What career will your kiddo have? Take our quiz and find out! Plus, check out our 10 favorite apps for preschoolers.
Baby With Laptop via Shutterstock.com
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Thursday, October 24th, 2013
How many times have you heard a parent say that they are easier on their youngest child? A new study – one that examined a large national data base – not only confirms this tendency, but suggests that it may account for birth order effects on school achievement.
The key findings were:
- On average, oldest siblings do better in school than younger siblings
- Parents reported more systematic and vigilant monitoring of the homework of older siblings
- This difference in parental monitoring partially explained why older siblings did better in school
Taken together, the authors of the research report suggest that parents have different standards based on birth order – they expect more of their oldest kid academically and tend to back off when it comes to their younger siblings:
… earlier born siblings [the oldest] face more intense, systematic parental scrutiny regarding homework. Parents are more likely to seek information on how much eﬀort is being exerted by their [oldest] children on homework
Of course, many factors influence school performance, birth order being only one of them. But what’s interesting here is there may be a systematic effect going on, and one that can be easily addressed at home. Simply expect as much from your younger kids as you do your oldest when it comes to school work, and put in as much effort in making sure their homework gets done.
Plus: Which of these 10 best educational apps for preschoolers suits your child? Then, discover which parenting style matches your family’s lifestyle with this free quiz.
Parents Reading To Siblings via Shutterstock.com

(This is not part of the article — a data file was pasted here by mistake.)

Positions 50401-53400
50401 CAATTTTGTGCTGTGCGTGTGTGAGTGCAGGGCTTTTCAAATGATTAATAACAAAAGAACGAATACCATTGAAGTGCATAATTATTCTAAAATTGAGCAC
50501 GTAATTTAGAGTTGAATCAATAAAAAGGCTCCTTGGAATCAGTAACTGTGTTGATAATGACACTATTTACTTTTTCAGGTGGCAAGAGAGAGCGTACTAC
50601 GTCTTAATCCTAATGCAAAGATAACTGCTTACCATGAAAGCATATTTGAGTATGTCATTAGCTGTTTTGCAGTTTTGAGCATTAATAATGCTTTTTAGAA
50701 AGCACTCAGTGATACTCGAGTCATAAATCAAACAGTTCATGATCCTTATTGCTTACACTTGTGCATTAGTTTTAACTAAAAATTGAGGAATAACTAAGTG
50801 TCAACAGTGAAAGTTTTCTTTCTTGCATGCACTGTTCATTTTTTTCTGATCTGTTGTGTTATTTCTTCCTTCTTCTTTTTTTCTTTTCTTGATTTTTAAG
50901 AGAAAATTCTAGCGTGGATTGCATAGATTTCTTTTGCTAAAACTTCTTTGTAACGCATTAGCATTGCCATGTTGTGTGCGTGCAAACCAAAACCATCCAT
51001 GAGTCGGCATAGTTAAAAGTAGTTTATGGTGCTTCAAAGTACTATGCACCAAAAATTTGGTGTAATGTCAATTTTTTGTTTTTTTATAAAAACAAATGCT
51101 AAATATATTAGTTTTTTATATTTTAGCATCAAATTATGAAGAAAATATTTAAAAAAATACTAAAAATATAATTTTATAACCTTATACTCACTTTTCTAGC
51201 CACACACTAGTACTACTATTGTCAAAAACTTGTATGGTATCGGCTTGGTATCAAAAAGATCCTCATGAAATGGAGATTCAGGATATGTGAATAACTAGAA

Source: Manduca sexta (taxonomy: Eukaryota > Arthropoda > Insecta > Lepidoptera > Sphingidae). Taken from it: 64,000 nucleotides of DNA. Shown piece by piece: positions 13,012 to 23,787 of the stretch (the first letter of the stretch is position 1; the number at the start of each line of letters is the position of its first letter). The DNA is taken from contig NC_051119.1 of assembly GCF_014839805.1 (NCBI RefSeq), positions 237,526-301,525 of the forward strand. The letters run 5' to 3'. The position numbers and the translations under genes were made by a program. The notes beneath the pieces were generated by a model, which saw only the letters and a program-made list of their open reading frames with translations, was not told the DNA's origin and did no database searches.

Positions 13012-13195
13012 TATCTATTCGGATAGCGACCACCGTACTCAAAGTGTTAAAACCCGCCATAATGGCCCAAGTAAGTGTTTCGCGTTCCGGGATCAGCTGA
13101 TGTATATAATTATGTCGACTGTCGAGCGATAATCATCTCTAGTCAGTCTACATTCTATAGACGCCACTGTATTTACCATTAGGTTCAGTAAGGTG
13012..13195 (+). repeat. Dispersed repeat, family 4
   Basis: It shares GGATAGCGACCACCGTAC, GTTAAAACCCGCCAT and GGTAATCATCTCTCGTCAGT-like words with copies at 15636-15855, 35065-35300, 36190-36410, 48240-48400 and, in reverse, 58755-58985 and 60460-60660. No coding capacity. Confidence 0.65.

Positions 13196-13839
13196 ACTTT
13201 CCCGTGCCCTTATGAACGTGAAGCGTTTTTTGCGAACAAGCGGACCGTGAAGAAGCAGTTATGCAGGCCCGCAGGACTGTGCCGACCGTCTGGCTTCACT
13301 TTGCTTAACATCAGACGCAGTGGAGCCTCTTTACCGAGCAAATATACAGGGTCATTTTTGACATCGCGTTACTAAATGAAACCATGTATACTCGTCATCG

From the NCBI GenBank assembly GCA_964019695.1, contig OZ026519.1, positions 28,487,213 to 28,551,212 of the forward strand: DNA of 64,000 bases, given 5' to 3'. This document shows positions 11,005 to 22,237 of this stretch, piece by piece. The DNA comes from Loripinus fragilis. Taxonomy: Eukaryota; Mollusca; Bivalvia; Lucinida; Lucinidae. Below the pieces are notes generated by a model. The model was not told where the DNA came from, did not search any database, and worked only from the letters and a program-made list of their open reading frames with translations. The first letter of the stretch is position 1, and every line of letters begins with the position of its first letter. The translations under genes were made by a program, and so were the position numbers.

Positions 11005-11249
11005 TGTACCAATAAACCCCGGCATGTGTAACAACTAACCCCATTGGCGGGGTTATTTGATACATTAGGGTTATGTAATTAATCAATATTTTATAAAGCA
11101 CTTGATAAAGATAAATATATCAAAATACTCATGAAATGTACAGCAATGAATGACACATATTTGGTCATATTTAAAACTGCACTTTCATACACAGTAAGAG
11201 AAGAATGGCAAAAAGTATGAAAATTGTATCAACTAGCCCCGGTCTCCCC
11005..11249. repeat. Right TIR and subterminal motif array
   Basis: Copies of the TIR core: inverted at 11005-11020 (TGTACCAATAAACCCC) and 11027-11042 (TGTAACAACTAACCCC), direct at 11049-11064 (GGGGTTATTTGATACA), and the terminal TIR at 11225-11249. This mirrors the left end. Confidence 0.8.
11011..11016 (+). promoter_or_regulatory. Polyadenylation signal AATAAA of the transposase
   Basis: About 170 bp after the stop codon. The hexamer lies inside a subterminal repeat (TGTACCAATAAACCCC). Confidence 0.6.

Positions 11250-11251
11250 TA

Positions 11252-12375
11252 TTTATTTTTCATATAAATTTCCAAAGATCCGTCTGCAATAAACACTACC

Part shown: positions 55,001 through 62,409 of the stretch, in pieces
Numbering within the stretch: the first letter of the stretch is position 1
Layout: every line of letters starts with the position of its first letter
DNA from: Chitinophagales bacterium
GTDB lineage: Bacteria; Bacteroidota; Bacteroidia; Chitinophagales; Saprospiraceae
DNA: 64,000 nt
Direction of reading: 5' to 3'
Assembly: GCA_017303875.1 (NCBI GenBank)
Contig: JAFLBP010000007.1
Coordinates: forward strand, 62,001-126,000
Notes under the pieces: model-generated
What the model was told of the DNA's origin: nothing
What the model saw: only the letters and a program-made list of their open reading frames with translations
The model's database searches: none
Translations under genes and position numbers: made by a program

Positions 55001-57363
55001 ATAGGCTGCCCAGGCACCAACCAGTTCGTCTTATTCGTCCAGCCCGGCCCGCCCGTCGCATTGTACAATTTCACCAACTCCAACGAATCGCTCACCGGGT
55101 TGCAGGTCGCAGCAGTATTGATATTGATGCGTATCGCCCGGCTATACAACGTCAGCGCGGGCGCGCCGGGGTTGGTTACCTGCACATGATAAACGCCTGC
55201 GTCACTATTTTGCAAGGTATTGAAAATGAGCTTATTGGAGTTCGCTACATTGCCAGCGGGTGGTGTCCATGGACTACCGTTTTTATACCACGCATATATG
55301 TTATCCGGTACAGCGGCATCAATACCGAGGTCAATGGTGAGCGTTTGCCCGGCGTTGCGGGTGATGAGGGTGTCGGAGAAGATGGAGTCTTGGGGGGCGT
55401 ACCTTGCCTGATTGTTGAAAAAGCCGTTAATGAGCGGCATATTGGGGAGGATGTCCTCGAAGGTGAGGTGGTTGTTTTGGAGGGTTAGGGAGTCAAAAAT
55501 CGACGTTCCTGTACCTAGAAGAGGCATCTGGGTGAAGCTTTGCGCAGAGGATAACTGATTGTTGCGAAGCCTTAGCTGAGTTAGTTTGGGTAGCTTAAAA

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Wednesday, October 23rd, 2013
You may hear about lots of educational products that will make your babies “smart.” You may download lots of apps to try to give them an early cognitive “edge.” But what’s a simple thing you can do that will, over time, have huge effects on their development that far exceed whatever “benefits” the latest marketing fad can achieve? Talking to your baby.
Yes, just talking. Studies continue to show that there are huge differences in the number of words that babies (and toddlers for that matter) get exposed to – in the home. A new research study has revealed part of the effect of exposure to lots of words – it helps babies and toddlers process words quicker. The key here – as pointed out by lead researcher Anne Fernald at Stanford University – is that the faster an infant can process one word, the more ready they are to process a word that follows. While this should sound intuitive, the meaning is very deep in terms of brain processing – differences in processing speed can mean one infant is understanding a simple sentence, whereas another is not.
What’s the net effect of all of this? A language gap that starts in infancy and reverberates and grows larger through childhood. Kids who were exposed to lots of words frequently will have much better language skills.
So what can you do? Talk to your babies – a lot! Use child friendly language. Make it playful and fun. If you are out taking them for a walk and they see a dog and smile, look at them and smile and say “Doggie! Cute Doggie!” – and keep talking.
Sounds simple, right? Sounds obvious too. But we continue to see studies that suggest many babies do not get nearly enough of this. It’s so easy to do, costs nothing, makes your baby happy, makes you happy – and predicts good language development and eventual reading ability and success in school. So put down the silly toys and give the phone a rest – and talk to your baby.
Track your baby’s development with our Baby Milestone Tracker, or shop for the perfect baby book to read to your little one.
Mom With Baby via Shutterstock.com